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Fast radio burst

2020 NOV 6

Preliminary   > Science and Technology   >   Space technology   >   Cosmology

Why in news?

  • NASA has reported that on April 28, it observed a mix of X-ray and radio signals never observed before in the Milky Way.
  • Significantly, the flare-up it observed included the first fast radio burst (FRB) seen within the galaxy.

About FRBs:

  • Essentially, FRBs are bright bursts of radio waves (radio waves can be produced by astronomical objects with changing magnetic fields) whose durations lie in the millisecond-scale, because of which it is difficult to detect them and determine their position in the sky.
  • The first FRB was discovered in 2007, since when scientists have been working towards finding the source of their origin.
  • The source of the FRB detected in April in the Milky Way is a very powerful magnetic neutron star, referred to as a magnetar, called SGR 1935+2154 or SGR 1935, which is located in the constellation Vulpecula and is estimated to be between 14,000-41,000 light-years away.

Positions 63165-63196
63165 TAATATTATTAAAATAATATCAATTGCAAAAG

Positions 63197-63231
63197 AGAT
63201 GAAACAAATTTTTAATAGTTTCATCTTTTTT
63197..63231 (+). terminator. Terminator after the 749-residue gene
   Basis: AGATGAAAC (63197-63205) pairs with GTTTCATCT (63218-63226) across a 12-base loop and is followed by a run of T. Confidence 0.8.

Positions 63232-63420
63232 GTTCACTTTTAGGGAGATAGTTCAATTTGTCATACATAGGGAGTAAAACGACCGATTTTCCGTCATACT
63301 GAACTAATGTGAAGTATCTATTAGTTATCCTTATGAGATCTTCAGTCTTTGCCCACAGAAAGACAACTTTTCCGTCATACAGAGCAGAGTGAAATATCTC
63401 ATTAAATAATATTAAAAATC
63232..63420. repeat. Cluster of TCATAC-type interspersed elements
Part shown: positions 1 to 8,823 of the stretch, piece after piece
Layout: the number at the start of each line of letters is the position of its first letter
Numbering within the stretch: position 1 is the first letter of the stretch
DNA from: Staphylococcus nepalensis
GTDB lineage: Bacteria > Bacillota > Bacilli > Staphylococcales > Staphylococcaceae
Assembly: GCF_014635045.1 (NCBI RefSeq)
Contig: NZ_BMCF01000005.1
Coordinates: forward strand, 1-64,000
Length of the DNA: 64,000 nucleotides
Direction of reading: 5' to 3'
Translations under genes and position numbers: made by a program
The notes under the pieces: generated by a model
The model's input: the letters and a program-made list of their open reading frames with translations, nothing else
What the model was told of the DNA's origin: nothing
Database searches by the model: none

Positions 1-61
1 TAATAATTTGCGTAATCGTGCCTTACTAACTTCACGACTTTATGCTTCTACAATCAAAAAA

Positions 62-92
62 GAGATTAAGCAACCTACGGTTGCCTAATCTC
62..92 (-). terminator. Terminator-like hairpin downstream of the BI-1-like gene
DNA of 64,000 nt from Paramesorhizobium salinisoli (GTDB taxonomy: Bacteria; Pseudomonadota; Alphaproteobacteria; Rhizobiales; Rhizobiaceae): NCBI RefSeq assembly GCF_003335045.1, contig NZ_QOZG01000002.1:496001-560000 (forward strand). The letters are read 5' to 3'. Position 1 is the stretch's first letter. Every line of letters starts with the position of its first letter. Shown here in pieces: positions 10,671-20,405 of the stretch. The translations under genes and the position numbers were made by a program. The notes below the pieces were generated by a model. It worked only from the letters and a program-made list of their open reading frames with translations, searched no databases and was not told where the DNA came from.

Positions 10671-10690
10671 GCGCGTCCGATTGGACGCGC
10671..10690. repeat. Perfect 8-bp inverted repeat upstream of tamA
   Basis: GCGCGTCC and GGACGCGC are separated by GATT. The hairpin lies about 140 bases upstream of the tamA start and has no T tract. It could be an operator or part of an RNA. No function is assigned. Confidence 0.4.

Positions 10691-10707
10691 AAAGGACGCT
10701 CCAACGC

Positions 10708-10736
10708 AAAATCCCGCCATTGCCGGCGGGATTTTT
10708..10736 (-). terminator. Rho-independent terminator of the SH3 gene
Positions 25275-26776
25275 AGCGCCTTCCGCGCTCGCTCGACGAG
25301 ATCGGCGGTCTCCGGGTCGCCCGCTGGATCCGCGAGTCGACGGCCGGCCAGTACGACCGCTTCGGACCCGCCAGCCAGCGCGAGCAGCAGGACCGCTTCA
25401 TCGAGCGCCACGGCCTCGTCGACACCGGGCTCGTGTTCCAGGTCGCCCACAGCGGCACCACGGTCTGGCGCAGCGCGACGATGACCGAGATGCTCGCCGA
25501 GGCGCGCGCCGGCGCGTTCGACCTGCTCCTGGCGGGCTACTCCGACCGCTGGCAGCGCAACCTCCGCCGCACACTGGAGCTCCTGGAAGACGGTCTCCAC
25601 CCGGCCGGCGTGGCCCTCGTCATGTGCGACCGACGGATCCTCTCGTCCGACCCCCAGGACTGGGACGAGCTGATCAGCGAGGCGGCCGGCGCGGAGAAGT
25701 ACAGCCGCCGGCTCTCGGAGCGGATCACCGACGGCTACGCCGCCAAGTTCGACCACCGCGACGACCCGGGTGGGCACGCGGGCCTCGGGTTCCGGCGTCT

• The X-ray portion of the simultaneous bursts was detected by several satellites, including NASA’s Wind mission, and the radio component was discovered by the Canadian Hydrogen Intensity Mapping Experiment (CHIME), a radio telescope located at Dominion Radio Astrophysical Observatory in British Columbia,Canada.

What is a magnetar?

  • As per NASA, a magnetar is a neutron star, “the crushed, city-size remains of a star many times more massive than our Sun.”
  • The magnetic field of such a star is very powerful, which can be up to a thousand times stronger than a typical neutron star’s.
  • Neutron stars are formed when the core of a massive star undergoes gravitational collapse when it reaches the end of its life. This results in the matter being so tightly packed that even a sugar-cube sized amount of material taken from such a star weighs more than 1 billion tons, which is about the same as the weight of Mount Everest, according to NASA.


Which of the following astrophysicists has one of Nasa’s Great Observatories  (Telescopes) named after him?
(a)Jayant Narlikar 
(b)Meghnad Saha
(c)Subrahmanyan Chandrasekhar
(d)Sandip Chakrabarti

Answer to prelims question